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2004

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Biochemistry, Biophysics, and Structural Biology

Vadim Gladyshev Publications

Articles 1 - 7 of 7

Full-Text Articles in Life Sciences

Identification And Characterization Of Phosphoseryl-Trna [Ser]Sec Kinase, Bradley A. Carlson, Xue-Ming Xu, Gregory V. Kryukov, Mahadev Rao, Marla J. Berry, Vadim N. Gladyshev, Dolph L. Hatfield Aug 2004

Identification And Characterization Of Phosphoseryl-Trna [Ser]Sec Kinase, Bradley A. Carlson, Xue-Ming Xu, Gregory V. Kryukov, Mahadev Rao, Marla J. Berry, Vadim N. Gladyshev, Dolph L. Hatfield

Vadim Gladyshev Publications

In 1970, a kinase activity that phosphorylated a minor species of seryl-tRNA to form phosphoseryl-tRNA was found in rooster liver [Maenpaa, P. H. & Bernfield, M. R. (1970) Proc. Natl. Acad. Sci. USA 67, 688–695], and a minor seryl-tRNA that decoded the nonsense UGA was detected in bovine liver. The phosphoseryl-tRNA and the minor UGA-decoding seryl-tRNA were subsequently identified as selenocysteine (Sec) tRNA [Ser]Sec, but the kinase activity remained elusive. Herein, by using a comparative genomics approach that searched completely sequenced archaeal genomes for a kinase-like protein with a pattern of occurrence similar to that of components of Sec ...


The Prokaryotic Selenoproteome, Gregory V. Kryukov, Vadim N. Gladyshev May 2004

The Prokaryotic Selenoproteome, Gregory V. Kryukov, Vadim N. Gladyshev

Vadim Gladyshev Publications

In the genetic code, the UGA codon has a dual function as it encodes selenocysteine (Sec) and serves as a stop signal. However, only the translation terminator function is used in gene annotation programs, resulting in misannotation of selenoprotein genes. Here, we applied two independent bioinformatics approaches to characterize a selenoprotein set in prokaryotic genomes. One method searched for selenoprotein genes by identifying RNA stem–loop structures, selenocysteine insertion sequence elements; the second approach identified Sec/Cys pairs in homologous sequences. These analyses identified all or almost all selenoproteins in completely sequenced bacterial and archaeal genomes and provided a view ...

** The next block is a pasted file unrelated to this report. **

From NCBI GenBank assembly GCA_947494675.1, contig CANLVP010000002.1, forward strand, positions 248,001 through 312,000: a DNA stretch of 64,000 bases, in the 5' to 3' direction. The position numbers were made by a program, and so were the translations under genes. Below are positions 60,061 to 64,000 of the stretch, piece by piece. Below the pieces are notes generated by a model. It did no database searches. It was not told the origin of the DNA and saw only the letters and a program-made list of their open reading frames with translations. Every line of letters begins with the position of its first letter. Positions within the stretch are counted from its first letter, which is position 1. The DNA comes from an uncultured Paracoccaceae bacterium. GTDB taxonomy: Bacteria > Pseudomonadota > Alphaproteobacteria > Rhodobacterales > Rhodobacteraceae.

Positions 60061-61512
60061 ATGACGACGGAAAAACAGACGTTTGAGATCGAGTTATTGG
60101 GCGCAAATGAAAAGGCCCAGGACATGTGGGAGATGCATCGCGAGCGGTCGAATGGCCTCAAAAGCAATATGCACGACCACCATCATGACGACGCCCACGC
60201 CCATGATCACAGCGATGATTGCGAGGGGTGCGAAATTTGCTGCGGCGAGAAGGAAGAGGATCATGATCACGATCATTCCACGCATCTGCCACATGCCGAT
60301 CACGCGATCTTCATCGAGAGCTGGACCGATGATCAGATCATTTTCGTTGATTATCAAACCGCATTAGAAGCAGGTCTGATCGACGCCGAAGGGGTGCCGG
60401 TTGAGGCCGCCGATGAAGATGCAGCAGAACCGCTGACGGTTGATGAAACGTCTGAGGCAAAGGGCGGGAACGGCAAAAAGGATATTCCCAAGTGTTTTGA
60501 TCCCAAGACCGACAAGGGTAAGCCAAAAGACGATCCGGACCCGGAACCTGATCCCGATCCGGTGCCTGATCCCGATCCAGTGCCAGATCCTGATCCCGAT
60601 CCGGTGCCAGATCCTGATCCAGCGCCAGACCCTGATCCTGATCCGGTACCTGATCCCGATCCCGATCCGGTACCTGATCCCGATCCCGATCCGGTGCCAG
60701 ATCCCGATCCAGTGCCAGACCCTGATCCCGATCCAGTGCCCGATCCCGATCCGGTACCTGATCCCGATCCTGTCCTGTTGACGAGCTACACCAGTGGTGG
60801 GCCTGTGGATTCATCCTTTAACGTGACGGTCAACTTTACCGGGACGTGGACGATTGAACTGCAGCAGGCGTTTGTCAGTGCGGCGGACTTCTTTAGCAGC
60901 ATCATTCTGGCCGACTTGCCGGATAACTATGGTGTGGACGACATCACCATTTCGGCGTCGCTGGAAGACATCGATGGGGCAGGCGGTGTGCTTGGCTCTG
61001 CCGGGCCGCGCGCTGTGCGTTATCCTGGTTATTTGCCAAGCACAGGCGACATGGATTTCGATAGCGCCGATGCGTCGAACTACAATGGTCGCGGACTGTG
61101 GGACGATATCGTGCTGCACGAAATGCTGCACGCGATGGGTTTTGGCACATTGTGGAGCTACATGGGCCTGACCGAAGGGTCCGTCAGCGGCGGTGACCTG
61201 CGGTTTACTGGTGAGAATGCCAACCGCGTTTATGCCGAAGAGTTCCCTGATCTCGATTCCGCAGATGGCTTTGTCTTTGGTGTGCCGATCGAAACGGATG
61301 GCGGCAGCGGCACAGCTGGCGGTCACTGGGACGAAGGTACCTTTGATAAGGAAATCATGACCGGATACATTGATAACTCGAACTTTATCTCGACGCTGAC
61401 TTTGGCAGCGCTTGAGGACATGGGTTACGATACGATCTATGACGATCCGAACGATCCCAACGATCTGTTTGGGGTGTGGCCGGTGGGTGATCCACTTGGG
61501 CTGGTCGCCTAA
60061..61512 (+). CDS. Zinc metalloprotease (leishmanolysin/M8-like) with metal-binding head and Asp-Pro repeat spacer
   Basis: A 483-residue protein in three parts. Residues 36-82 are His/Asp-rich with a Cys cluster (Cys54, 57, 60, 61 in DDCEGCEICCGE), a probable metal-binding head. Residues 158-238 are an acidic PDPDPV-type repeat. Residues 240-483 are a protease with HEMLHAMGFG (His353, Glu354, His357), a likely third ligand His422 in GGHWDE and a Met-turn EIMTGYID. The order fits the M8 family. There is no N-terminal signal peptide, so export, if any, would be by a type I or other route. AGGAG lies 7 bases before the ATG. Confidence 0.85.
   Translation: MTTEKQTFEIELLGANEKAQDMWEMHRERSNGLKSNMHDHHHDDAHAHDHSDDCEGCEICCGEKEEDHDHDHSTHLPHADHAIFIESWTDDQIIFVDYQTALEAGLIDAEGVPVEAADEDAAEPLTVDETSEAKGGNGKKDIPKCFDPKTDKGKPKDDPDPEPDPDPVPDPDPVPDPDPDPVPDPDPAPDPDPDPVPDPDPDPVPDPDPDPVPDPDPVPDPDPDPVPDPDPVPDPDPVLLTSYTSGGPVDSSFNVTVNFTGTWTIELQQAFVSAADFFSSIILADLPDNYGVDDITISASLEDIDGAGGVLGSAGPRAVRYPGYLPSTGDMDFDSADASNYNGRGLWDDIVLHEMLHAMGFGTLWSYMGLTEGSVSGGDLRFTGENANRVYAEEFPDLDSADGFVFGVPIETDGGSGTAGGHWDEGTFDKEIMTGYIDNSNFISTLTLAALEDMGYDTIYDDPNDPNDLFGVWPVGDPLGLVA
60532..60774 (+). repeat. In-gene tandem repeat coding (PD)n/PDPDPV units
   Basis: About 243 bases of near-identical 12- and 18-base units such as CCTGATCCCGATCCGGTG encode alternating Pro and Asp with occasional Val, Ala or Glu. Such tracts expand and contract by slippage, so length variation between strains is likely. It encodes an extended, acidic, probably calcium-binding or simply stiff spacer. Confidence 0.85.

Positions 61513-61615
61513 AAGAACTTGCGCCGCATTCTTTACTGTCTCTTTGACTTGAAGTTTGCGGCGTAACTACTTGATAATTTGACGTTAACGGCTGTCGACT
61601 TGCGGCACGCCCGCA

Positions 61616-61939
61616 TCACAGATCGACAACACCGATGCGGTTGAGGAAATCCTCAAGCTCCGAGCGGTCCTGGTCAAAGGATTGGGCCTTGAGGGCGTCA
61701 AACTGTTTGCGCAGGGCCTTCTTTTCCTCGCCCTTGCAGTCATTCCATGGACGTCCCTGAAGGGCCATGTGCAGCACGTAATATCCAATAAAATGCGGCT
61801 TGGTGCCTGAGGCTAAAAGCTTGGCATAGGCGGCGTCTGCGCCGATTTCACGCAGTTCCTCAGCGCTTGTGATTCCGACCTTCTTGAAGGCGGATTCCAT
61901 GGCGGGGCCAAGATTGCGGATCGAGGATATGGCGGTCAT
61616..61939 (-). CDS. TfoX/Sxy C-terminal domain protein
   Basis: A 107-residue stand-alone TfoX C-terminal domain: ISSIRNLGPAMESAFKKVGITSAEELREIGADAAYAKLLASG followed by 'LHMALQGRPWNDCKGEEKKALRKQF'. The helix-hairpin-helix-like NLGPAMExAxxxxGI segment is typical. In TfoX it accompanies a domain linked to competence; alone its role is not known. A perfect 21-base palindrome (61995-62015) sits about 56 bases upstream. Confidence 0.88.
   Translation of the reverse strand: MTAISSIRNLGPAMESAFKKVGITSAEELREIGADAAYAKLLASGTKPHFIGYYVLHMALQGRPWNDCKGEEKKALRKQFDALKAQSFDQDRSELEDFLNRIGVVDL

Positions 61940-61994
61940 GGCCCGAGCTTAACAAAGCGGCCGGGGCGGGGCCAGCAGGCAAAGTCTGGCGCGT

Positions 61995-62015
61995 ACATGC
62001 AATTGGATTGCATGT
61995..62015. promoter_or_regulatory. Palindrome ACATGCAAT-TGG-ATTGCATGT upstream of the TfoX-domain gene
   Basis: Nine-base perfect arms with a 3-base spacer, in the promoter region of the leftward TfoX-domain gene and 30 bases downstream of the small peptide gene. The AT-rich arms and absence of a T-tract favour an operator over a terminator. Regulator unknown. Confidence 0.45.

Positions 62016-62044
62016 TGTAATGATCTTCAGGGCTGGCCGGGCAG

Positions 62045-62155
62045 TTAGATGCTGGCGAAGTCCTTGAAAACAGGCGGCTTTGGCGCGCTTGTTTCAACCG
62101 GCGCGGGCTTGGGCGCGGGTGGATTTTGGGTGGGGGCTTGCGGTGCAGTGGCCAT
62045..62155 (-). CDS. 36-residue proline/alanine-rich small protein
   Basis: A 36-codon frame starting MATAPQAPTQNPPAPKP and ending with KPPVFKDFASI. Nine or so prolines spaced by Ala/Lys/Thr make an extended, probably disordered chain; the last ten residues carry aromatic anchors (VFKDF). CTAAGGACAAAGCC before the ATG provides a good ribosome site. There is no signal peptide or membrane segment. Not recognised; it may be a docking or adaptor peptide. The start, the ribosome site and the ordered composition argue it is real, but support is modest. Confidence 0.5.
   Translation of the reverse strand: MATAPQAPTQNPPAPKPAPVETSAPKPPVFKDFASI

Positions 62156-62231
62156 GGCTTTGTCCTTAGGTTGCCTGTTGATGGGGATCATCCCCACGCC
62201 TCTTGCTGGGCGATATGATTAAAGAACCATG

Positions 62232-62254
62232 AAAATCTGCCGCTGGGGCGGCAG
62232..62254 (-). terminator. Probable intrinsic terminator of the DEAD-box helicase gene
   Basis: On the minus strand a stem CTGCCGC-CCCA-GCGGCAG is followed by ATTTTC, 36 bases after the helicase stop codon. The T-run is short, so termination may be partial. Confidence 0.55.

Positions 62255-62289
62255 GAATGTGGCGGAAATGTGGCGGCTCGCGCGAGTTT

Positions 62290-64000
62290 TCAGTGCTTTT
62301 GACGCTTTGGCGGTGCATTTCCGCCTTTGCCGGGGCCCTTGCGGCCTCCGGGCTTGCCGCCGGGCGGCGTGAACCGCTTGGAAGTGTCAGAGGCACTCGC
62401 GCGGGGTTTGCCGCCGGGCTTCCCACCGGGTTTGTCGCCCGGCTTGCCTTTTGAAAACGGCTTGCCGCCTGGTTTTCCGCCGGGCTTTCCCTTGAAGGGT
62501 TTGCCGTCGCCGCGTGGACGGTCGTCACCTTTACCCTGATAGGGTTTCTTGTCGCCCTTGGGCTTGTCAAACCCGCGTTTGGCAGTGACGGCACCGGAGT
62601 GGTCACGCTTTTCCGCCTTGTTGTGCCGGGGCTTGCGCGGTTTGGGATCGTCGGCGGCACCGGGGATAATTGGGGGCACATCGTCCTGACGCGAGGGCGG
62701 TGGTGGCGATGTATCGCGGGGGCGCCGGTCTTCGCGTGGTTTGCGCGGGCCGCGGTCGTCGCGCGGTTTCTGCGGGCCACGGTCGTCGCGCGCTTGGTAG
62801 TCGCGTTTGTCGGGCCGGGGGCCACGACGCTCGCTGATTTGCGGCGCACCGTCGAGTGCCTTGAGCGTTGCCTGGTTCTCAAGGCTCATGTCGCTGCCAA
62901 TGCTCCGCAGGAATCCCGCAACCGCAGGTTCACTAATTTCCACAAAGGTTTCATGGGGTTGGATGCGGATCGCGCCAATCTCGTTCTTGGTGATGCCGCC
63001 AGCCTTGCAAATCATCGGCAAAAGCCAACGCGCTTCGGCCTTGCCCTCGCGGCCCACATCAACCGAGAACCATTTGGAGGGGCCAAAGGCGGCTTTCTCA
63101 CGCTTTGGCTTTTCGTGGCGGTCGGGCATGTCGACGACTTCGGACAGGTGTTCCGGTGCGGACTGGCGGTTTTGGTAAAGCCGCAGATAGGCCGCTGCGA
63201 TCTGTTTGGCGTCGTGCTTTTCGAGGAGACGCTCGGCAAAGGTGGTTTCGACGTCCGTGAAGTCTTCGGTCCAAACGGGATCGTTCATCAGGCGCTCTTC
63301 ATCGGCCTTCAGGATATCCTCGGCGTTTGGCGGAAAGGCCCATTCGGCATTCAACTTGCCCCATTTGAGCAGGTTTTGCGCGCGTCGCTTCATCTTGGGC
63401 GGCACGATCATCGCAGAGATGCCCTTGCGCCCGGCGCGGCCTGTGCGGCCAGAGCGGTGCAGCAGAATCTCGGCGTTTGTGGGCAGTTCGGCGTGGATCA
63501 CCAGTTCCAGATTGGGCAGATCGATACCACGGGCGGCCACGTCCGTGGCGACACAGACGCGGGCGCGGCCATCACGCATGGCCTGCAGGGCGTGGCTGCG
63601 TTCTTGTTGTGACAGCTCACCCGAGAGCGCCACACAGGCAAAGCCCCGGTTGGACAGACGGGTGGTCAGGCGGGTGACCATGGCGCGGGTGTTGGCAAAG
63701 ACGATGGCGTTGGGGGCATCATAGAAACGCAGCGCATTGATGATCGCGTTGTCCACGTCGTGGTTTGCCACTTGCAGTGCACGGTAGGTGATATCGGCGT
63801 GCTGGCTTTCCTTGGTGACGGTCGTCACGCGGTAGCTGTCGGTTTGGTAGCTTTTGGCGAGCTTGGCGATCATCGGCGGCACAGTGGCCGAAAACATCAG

Specific Excision Of The Selenocysteine Trna [Ser]Sec (Trsp) Gene In Mouse Liver Demonstrates An Essential Role Of Selenoproteins In Liver Function, Bradley A. Carlson, Sergey V. Novoselov, Easwari Kumaraswamy, Byeong Jae Lee, Miriam R. Anver, Vadim N. Gladyshev, Dolph L. Hatfield Feb 2004

Specific Excision Of The Selenocysteine Trna [Ser]Sec (Trsp) Gene In Mouse Liver Demonstrates An Essential Role Of Selenoproteins In Liver Function, Bradley A. Carlson, Sergey V. Novoselov, Easwari Kumaraswamy, Byeong Jae Lee, Miriam R. Anver, Vadim N. Gladyshev, Dolph L. Hatfield

Vadim Gladyshev Publications

Selenium is essential in mammalian embryonic development. However, in adults, selenoprotein levels in several organs including liver can be substantially reduced by selenium deficiency without any apparent change in phenotype. To address the role of selenoproteins in liver function, mice homozygous for a floxed allele encoding the selenocysteine (Sec) tRNA [Ser]Sec gene were crossed with transgenic mice carrying the Cre recombinase under the control of the albumin promoter that expresses the recombinase specifically in liver. Recombination was nearly complete in mice 3 weeks of age, whereas liver selenoprotein synthesis was virtually absent, which correlated with the loss of Sec ...


Methionine Sulfoxide Reduction In Mammals: Characterization Of Methionine-R-Sulfoxide Reductases, Hwa-Young Kim, Vadim Gladyshev Feb 2004

Methionine Sulfoxide Reduction In Mammals: Characterization Of Methionine-R-Sulfoxide Reductases, Hwa-Young Kim, Vadim Gladyshev

Vadim Gladyshev Publications